Agong’s power to proclaim emergency not justiciable by court — High Court Judge

KUALA LUMPUR, Feb 15: The High Court here today ruled that the power of the Yang di-Pertuan Agong in proclaiming the Emergency under Article 150 of the Federal Constitution is not justiciable (or subject to trial) by the court.

Article 150(1) of the Constitution grants the Yang di-Pertuan Agong the power to issue a Proclamation of Emergency if His Majesty “is satisfied that a grave emergency exists whereby the security, or the economic life, or public order in the Federation or any part thereof is threatened”. 

Judge Datuk Wan Ahmad Farid Wan Salleh, in today’s ruling on originating summons by lawyer Dr Syed Iskandar Syed Jaafar Al Mahdzar, said Article 150(8) is not violative of the basic structure of the Federal Constitution and cannot be struck down under Article 40(1), which states that the Yang di-Pertuan Agong shall act on the advice of the Cabinet.

“On the contrary, any attempt by the court to intervene will offend the doctrine of separation of powers, which is part of the basic structure of the Federal Constitution.

“While the constitutional provision in respect of the ouster clause would amount to “closing the doors of the court” looks harsh and unjust, the remedy lies in the legislature and not the courts,” he said.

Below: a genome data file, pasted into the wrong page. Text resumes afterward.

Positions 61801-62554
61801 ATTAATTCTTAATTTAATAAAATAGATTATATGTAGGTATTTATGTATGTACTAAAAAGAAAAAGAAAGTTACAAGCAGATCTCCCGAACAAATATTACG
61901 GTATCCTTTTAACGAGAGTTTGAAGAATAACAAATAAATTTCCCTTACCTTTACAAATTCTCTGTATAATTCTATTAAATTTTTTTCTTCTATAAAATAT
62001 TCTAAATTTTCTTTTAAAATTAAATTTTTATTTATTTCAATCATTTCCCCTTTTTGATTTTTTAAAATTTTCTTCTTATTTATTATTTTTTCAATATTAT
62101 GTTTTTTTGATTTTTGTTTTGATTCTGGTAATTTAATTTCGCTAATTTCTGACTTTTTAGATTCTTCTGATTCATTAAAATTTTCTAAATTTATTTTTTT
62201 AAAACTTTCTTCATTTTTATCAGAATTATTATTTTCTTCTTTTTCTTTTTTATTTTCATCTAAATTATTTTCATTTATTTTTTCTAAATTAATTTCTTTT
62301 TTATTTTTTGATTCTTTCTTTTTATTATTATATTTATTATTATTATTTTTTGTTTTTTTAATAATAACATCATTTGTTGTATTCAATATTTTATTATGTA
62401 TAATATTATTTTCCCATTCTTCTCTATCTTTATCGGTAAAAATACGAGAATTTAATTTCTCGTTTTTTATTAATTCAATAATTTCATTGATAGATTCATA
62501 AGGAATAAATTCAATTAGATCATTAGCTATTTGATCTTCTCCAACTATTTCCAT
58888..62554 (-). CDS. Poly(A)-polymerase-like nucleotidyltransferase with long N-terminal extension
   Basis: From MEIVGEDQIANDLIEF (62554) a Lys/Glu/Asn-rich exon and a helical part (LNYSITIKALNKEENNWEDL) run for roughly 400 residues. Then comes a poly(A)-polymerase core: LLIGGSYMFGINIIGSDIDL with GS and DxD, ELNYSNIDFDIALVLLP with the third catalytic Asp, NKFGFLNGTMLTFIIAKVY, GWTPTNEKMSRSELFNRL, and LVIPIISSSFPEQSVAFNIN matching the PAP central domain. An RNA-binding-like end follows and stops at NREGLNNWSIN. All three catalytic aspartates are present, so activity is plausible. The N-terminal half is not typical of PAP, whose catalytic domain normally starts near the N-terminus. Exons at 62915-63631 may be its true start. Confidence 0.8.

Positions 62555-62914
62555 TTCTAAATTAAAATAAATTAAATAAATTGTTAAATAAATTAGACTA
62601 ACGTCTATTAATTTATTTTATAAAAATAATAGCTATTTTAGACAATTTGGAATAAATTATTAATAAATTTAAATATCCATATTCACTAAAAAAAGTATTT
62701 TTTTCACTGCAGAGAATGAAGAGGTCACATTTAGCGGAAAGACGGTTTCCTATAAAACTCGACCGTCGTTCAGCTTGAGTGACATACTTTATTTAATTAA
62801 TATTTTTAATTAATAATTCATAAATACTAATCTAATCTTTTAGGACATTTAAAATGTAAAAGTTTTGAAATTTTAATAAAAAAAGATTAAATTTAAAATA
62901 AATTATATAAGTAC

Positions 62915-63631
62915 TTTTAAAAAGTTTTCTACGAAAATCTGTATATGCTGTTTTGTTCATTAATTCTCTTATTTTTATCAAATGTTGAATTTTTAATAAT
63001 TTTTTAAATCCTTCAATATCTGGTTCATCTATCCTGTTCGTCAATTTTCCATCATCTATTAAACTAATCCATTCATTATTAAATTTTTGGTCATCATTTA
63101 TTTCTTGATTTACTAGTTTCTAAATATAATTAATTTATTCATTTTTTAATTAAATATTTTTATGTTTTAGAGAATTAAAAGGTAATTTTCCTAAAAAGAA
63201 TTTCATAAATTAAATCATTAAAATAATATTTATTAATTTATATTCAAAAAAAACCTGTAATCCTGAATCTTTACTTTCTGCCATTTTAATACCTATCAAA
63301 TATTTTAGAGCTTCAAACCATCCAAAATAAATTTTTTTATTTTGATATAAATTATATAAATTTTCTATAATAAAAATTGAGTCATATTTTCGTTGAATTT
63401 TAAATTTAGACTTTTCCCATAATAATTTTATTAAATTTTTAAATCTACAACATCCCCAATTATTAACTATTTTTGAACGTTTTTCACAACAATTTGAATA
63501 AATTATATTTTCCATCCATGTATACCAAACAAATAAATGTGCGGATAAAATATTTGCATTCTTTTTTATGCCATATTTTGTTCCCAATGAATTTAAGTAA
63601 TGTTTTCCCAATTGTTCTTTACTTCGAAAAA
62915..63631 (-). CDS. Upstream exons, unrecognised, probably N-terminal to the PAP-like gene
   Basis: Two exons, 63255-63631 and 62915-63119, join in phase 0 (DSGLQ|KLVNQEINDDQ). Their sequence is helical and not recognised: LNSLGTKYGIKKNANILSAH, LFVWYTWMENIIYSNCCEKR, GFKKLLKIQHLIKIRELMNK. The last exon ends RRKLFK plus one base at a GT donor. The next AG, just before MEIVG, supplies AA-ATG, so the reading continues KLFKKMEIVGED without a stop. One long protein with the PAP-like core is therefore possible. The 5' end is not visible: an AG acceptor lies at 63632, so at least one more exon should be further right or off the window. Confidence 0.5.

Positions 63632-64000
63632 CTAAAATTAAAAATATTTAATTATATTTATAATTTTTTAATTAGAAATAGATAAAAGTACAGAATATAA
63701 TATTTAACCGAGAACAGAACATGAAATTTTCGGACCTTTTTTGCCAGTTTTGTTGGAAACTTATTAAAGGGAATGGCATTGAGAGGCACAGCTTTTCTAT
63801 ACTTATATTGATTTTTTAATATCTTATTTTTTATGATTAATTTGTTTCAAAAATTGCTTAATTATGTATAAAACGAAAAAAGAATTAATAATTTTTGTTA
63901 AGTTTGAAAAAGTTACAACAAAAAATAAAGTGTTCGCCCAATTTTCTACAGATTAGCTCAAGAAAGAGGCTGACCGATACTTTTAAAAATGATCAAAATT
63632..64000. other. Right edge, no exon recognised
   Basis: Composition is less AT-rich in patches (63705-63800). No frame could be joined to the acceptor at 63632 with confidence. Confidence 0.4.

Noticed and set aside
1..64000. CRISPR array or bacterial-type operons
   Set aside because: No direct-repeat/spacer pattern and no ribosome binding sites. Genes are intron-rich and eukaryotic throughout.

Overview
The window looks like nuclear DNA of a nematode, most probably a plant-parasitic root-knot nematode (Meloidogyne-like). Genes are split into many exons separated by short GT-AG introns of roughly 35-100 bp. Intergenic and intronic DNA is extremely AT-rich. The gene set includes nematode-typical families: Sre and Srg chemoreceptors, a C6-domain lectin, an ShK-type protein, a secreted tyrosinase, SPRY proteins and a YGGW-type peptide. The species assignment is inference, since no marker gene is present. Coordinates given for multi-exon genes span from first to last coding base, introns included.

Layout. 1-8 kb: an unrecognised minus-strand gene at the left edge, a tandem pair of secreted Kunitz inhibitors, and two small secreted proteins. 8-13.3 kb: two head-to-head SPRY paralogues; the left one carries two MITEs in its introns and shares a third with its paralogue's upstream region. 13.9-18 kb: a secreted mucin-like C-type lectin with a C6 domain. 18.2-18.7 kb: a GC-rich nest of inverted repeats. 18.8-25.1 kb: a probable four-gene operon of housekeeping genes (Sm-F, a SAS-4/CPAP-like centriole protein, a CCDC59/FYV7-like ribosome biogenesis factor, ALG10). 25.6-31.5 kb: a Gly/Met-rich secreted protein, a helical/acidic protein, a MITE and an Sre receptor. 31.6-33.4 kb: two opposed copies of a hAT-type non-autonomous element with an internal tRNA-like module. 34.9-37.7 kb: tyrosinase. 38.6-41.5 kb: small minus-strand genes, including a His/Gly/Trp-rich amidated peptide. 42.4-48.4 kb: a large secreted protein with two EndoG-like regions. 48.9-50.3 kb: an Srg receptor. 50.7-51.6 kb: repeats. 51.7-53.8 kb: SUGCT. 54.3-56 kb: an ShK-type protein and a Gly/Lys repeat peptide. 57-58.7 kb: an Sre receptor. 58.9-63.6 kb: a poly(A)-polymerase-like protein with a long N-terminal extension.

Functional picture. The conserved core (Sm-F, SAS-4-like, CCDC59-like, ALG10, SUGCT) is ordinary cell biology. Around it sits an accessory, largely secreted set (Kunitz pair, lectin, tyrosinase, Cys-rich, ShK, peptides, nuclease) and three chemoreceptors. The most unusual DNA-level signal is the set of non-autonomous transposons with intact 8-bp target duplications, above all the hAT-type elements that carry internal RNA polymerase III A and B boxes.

The judge also dismissed the government’s application to quash Syed Iskandar’s suit over Yang di-Pertuan Agong Al-Sultan Abdullah Ri’ayatuddin Al-Mustafa Billah Shah’s decision in refusing to act on the advice of Prime Minister at that time, Tan Sri Muhyiddin Yassin, to declare a state of emergency.

In November 2020, Syed Iskandar as the plaintiff filed an originating summons naming the Malaysian government and 10 others as the defendants, seeking the court to determine among others, whether based on Articles 40 and 150 of the Federal Constitution, the YDPA has full discretion not to declare an emergency even if the Prime Minister or Cabinet advises otherwise.